Opinion: Local Journalism Sustainability Act will preserve democracy, save the future of journalism

Rachael Hudak, Opinions Editor

Art by Grace Tseng

A democracy cannot function without honest and accurate communication. This communicationstemming from news media, local newspapers, and now social media platformsis at the heart of a well-informed, politically active citizenry. However, at a time where Americans rely heavily on these outlets for information regarding the ongoing pandemic, outcomes of the presidential election, and other meaningful events, the newspaper industry is faltering. 

With more than a quarter of America’s local newspapers closing in the last 15 yearsleaving 1,800 cities that had a local news outlet in 2004 without any at the beginning of 2020thousands of communities in the United States are “news deserts,” where the people living there have no access to credible and comprehensive coverage of local news, according to a University of North Carolina study on the local news landscape of 2020. 

The COVID-19 pandemic has only intensified this. 

Since the stay at home order began in March, the Peter G. Foundation found that 65 million unemployment claims have been filed. Of these, 36,000 newspaper employees were laid off, along with some of the companies they worked for. Not to mention, with advertisers shut down or closed because of the pandemic, a critical financial support system for the newspaper industry has vanished. 

These existing economic challenges that the COVID-19 pandemic heightened are forcing many newspapers to close permanently, leaving those still viable struggling to run smoothly in the face of the current economic climate. And while there has been a spike in subscriptions to online publications, with magazines like The Atlantic experiencing their highest number of subscribers, the ability to maintain a fully-staffed, productive newsroom within a wavering economy is now almost unattainable. This decreasing dissemination of news and closure of various papers is a recipe for democratic disaster. 

What does a community look like without a local newspaper? To put it bluntly, not good. Cities without the eyes of local papers on them have higher risks for corruption to run throughout the government. Excessive, unchecked spending, like the $1 billion bond measure passed a few years ago in PUSD is just one example of what can happen when no local media keeps watch on public entities. And as print newspaper circulation has been in continuous decline, with newspapers losing half of their reporting staff in the past two decades, civic participation and political awareness has decreased. On top of that, a study performed at the University of Illinois at Chicago and the University of Notre Dame found that with fewer reporters, government salaries rise, deficits increase, and borrowing costs go up by 5 to 11 basis points.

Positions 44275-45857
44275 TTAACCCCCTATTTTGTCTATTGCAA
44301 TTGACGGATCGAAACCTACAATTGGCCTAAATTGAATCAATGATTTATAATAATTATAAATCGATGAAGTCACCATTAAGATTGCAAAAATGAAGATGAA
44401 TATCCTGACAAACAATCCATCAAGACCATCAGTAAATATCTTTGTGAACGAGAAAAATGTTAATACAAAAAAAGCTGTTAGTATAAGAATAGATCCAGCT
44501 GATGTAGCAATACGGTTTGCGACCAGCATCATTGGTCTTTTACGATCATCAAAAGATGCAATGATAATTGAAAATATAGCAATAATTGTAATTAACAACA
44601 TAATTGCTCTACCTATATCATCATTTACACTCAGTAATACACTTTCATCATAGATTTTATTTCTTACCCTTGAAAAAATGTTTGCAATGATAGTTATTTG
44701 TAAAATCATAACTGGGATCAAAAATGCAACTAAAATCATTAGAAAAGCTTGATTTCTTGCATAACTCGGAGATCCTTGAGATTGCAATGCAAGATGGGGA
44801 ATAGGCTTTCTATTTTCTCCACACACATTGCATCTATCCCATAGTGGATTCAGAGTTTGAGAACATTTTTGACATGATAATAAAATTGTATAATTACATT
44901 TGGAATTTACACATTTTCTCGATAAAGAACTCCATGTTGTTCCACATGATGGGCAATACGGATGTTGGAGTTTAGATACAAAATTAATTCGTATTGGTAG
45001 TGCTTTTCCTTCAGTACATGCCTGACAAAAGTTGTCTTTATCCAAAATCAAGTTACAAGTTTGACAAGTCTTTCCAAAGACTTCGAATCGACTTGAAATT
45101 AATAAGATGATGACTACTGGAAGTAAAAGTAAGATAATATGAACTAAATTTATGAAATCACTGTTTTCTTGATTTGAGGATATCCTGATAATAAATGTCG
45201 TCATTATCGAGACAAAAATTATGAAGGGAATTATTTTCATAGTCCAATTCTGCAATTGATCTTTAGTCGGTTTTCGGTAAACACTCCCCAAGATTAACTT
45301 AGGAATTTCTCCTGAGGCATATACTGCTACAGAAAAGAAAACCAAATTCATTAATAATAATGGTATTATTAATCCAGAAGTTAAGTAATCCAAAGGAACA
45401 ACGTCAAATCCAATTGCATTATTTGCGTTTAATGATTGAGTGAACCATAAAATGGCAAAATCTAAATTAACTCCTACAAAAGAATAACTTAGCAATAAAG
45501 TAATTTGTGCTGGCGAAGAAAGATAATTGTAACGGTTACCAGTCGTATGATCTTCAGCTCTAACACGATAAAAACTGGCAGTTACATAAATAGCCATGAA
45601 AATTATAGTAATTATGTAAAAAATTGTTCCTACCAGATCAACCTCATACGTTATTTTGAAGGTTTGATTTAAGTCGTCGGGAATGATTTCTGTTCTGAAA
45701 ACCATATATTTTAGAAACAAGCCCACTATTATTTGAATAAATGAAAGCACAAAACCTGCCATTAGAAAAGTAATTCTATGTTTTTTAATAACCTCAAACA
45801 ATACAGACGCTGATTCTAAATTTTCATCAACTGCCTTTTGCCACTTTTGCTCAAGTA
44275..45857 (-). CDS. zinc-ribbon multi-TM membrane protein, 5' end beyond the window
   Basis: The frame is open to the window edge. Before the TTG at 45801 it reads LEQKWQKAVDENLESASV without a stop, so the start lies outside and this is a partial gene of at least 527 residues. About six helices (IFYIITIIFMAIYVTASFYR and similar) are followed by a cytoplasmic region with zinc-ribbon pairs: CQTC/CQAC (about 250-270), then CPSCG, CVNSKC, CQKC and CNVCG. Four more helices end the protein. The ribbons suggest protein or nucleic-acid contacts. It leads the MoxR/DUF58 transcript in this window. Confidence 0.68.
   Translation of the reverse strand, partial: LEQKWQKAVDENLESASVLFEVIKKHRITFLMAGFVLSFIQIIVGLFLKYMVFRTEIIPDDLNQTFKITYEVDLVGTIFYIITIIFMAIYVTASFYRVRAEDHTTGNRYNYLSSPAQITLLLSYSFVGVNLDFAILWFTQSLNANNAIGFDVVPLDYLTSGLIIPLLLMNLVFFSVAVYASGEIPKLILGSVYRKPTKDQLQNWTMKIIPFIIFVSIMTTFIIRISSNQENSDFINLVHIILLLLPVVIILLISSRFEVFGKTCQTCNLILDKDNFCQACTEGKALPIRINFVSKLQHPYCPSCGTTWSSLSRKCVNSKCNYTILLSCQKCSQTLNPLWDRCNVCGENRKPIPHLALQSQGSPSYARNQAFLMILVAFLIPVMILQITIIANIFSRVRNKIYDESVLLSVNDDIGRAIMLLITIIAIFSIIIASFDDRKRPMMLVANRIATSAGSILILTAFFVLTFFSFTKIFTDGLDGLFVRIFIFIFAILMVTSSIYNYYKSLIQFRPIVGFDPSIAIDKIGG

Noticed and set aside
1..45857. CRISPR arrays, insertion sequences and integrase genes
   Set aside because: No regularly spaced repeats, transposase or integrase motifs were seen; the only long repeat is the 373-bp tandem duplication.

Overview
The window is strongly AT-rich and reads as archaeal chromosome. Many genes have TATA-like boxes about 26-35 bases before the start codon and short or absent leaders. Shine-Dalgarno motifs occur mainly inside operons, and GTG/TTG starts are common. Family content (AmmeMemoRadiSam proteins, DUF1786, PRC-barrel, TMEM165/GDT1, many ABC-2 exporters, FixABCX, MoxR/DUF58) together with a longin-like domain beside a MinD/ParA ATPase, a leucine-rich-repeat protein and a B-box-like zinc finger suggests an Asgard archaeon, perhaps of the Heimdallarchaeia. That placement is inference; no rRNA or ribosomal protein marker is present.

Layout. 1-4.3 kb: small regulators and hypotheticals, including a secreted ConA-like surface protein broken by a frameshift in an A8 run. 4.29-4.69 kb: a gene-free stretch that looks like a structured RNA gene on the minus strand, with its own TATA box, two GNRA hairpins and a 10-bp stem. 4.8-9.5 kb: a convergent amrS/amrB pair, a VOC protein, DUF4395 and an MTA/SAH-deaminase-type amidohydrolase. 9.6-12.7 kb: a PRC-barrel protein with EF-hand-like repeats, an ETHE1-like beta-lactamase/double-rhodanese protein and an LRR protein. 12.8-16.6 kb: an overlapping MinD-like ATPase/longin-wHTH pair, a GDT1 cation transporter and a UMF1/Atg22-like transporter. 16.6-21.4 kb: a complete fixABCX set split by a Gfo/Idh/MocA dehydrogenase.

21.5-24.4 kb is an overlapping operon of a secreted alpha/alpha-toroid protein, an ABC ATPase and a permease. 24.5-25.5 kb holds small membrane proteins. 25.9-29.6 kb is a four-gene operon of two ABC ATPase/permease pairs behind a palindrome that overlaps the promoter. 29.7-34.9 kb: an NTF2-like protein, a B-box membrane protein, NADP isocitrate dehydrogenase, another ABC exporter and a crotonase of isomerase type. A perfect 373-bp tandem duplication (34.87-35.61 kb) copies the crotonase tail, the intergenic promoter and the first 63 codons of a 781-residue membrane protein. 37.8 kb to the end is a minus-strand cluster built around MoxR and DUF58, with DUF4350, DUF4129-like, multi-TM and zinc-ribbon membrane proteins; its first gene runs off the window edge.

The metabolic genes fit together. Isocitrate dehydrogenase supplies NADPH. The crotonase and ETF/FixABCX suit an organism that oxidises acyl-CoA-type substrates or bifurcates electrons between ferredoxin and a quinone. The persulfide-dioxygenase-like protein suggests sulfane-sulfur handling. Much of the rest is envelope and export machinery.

Without professional journalists questioning the integrity and validity of a federal institution, no one can report on government wrongdoings. Poor decision-making is just one outcome of a declining local press. Worse, there is evidence of greater corruption at the local levels of politics when there is no one acting as a watchdog to these institutions.

We need journalists to expose the misconduct of politicians like Duncan Hunter. We need local news organizations to shed light on the problems that need fixing. And, most importantly, we need to realize that, in order to function properly, newspapers need money. To help accomplish this, representatives Ann Kirkpatrick (D-Az) and Dan Newhouse (R-Wa) presented the Local Journalism Sustainability Act to the 116th Congress, a possible savior to the ever-present news deserts across America.

The Act provides a tax credit to the three essential parts of accurate and fair journalism: those who subscribe to local newspaper publications, businesses that advertise to newspapers, and journalists who work for local newspapers. The Act would provide every taxpayer a $250 tax credit to spend on a subscription to local newspapers. It would grant businesses with less than 1,000 employees up to $5,000 in the first year and up to $2,500 in the subsequent four years for advertising in the local media. And it would give that same tax credit to newspapers to use for the compensation of journalists. 

Supporting this bill is, in essence, supporting reliable journalism. Communities with established publications encourage political discussion, participation, and awareness, something that this piece of legislation can help rejuvenate. 

This migration of funds towards established media outlets that pursue fairness and truth is a big step for the future of journalism. And in the midst of an all-encompassing pandemic that has hurt the newspaper industry, it is a step in the right direction to maintain a country that is politically aware, as well as a citizenry that is fully informed. While the tax credit will only last for five years, the legislation is a lifeline to those newspapers, subscribers and advertisers who have been negatively affected by the pandemic. More importantly, it is a lifeline to a robust democracy in our communities.

Although it may take time to pass a stimulus package that can be agreed upon, the passing of this legislation is promising, with 78 co-sponsors (as of Monday) and more supporting the bill every day. To help further this effort, we can do our part as well. Contacting local representatives, advocating for the future of journalism, and educating and empowering our communities can conjure support for the bill to see its passing in the 117th Congress, beginning Jan. 3. 

For a country that is stuck in a news desert, the Local Journalism Sustainability Act works to quench the thirst of those drought-starved citizens by funding fair and truth driven reporting, in turn instilling faith in the potential for our democracy to work effectively.